Thanks for giving the dhollander algorithm a go. Even though you technically resolved the issue that was causing the error, I should note that the dhollander algorithm is not really designed for something like that particular fiber cup phantom. It’s really designed for more “realistic” datasets that have 3 actual tissue types which relate in certain specific ways to each other (such as white matter, grey matter and CSF do). It does generalise surprisingly well in those cases, across acquisition settings (b-values, etc…), pathologies (even gross ones), ex vivo under certain conditions, and various animal models (again under certain conditions). For the latter two challenging cases (ex vivo; animal), there may be a need to tune one particular parameter: the -fa option to the dhollander algorithm. In those cases, the anisotropy in the dataset can sometimes be quite low compared to what typically goes in an in vivo human. The purpose of the -fa parameter is to perform a very rough separation of WM versus GM/CSF. It doesn’t have to be perfect (and it never will, since some extreme crossings, especially 3-way crossings, have very low FA), but if the result of that step roughly indicates the WM-GM boundary, the rest of the algorithm takes cares of the details automatically.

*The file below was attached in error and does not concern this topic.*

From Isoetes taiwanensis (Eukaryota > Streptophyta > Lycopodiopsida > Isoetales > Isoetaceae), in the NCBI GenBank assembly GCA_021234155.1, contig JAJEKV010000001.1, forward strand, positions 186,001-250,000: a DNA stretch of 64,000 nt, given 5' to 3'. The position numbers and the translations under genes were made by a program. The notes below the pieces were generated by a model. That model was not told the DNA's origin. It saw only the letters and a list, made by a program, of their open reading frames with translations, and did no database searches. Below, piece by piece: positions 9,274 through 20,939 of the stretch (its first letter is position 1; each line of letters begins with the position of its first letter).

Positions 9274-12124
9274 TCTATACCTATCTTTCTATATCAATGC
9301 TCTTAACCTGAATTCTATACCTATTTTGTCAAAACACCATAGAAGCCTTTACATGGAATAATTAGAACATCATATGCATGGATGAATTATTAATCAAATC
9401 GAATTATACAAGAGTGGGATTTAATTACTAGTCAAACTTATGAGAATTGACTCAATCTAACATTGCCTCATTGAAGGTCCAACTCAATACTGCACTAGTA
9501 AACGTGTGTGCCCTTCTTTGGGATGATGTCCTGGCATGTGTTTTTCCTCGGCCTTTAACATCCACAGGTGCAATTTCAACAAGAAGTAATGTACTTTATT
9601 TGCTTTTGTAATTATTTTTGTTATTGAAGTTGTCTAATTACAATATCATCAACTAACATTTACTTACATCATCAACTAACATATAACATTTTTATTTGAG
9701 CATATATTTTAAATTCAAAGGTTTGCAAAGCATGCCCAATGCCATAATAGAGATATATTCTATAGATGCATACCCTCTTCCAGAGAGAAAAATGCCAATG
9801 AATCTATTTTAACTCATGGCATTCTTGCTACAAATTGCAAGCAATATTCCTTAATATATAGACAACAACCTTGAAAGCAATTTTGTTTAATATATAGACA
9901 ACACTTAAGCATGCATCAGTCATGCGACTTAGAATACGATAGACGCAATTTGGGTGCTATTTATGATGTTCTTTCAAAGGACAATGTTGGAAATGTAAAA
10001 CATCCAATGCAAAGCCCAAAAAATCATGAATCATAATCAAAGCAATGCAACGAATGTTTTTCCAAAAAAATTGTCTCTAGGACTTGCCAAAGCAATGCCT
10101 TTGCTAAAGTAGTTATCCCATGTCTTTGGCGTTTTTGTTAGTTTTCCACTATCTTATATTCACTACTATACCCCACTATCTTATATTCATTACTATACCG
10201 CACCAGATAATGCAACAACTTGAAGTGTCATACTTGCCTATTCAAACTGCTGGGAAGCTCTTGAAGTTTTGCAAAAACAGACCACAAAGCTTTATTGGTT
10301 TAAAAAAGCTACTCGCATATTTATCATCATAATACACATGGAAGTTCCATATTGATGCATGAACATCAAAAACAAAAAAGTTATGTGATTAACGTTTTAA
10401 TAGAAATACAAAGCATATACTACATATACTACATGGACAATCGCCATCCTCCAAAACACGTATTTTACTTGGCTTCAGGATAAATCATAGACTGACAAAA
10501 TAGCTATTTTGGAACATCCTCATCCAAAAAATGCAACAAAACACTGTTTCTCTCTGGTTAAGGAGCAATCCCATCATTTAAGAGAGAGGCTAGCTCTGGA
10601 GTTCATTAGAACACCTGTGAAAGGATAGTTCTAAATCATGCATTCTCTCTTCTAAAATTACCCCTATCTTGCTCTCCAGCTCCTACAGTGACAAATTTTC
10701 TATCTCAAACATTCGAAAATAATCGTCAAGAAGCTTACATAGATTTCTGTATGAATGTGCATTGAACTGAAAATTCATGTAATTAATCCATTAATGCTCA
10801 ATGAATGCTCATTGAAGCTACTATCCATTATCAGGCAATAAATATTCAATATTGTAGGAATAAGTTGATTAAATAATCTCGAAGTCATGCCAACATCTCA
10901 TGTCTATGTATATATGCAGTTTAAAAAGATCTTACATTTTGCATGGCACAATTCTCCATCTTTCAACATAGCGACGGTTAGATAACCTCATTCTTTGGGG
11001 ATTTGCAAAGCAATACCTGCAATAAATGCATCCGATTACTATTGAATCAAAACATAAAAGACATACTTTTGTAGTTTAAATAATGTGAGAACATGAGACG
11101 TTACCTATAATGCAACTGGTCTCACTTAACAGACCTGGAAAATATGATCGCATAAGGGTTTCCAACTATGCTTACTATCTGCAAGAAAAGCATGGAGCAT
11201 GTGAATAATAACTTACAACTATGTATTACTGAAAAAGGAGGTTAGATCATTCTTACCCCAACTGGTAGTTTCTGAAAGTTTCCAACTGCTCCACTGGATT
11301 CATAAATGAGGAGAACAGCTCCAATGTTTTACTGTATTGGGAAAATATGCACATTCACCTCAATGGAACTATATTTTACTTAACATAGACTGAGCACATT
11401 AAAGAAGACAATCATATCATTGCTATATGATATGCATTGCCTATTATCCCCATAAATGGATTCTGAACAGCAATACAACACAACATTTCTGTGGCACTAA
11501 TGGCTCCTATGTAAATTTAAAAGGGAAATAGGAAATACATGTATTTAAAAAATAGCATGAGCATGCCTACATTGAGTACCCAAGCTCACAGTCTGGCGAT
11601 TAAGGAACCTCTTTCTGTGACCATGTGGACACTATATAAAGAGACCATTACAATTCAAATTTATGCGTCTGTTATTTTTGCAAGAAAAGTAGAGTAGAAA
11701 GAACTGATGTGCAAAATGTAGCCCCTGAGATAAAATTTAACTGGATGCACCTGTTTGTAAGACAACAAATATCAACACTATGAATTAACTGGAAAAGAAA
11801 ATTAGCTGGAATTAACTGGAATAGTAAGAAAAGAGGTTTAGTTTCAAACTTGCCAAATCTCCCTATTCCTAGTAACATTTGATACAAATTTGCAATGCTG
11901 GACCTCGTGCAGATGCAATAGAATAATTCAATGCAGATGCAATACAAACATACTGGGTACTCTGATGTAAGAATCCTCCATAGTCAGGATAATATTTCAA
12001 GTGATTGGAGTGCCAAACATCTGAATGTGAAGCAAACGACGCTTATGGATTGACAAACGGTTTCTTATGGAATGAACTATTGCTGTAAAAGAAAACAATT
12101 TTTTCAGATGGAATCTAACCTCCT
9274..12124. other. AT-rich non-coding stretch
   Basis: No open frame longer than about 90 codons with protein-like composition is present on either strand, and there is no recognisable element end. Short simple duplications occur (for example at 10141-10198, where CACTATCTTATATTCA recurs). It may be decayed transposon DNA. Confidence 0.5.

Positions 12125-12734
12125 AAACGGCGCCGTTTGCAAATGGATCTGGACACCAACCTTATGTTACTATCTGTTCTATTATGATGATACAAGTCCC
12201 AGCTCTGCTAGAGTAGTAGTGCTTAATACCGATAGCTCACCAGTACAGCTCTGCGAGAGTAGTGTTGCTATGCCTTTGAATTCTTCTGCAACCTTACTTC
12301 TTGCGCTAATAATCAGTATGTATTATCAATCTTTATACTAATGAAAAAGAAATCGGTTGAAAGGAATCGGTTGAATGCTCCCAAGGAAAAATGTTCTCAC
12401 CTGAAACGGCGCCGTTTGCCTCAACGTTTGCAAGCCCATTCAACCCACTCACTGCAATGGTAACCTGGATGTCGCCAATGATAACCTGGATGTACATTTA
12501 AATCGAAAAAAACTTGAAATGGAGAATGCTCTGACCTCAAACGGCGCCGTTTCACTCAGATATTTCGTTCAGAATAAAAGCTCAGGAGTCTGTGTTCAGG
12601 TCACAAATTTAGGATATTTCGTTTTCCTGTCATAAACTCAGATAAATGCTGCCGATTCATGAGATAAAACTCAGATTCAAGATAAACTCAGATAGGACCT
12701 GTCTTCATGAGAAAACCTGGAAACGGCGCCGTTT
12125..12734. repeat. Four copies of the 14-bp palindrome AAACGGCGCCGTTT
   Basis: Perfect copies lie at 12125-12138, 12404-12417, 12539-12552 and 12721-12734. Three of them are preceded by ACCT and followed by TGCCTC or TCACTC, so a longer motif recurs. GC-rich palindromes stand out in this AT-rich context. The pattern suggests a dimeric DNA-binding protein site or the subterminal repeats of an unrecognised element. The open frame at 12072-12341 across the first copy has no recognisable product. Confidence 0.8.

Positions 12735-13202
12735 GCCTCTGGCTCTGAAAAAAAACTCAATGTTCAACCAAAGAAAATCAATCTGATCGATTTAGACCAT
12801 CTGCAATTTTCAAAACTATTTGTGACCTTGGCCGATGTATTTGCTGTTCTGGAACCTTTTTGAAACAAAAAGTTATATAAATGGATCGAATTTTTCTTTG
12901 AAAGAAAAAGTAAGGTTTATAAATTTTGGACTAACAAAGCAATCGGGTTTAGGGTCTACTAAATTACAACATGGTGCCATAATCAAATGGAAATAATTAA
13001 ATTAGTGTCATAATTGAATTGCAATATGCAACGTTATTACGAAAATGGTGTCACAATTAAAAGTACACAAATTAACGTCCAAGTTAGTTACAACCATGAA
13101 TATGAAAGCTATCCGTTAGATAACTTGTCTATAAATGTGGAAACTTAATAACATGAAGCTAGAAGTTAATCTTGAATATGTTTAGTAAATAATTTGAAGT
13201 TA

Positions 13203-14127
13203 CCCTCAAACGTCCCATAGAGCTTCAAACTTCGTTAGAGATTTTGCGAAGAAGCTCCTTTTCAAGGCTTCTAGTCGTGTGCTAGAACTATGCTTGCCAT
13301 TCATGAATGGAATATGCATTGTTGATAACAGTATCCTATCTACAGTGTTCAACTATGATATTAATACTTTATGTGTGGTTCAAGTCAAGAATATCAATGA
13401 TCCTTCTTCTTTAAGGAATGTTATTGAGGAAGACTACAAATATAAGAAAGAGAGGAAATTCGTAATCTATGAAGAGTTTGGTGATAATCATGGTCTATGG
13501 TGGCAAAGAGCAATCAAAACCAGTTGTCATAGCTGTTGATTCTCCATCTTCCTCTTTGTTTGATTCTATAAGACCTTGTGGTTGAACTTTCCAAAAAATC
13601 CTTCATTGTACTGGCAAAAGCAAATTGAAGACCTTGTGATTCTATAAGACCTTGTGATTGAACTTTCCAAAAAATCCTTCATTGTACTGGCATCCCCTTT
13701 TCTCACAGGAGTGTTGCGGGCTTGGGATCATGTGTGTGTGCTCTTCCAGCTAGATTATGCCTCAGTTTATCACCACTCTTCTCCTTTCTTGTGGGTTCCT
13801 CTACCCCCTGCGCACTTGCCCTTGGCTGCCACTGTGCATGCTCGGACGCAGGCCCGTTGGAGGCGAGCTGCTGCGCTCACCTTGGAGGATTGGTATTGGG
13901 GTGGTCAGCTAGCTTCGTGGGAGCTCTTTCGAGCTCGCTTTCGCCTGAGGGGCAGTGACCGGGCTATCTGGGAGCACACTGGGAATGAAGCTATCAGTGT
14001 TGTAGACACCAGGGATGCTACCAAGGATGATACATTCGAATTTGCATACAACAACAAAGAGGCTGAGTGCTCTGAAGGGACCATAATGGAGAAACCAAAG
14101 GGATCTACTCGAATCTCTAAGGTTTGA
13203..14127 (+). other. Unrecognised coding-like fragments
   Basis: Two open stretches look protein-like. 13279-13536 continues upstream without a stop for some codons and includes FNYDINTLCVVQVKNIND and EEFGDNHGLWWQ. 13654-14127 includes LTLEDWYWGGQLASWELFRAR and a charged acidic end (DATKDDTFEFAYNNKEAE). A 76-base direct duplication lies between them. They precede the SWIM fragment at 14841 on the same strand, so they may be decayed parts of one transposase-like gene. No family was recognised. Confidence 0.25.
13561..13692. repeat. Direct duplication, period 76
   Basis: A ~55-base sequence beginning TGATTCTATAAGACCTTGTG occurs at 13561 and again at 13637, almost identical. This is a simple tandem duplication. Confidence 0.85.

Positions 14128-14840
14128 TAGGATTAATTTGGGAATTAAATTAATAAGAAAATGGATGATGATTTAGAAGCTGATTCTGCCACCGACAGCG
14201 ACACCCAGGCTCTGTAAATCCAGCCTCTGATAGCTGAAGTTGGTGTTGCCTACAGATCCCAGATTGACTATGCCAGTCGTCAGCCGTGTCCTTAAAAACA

In case of the fiber cup phantom, you’re really only after a single “WM” (fiber cup synthetic fibers, that is) response, there’s noting else in the phantom. Evaluating the performance of the dhollander algorithm in this setting is a bit like evaluating the performance of a small aircraft to drive on a (car) highway… if that makes sense (well, the point is: it doesn’t really). :wink:

If you set the -fa parameter to something decent (the default may be ok for that phantom, but I’m not sure), you will probably end up with a decent multi-shell “WM” response though; but the GM and CSF ones are almost certainly meaningless with respect to the dataset.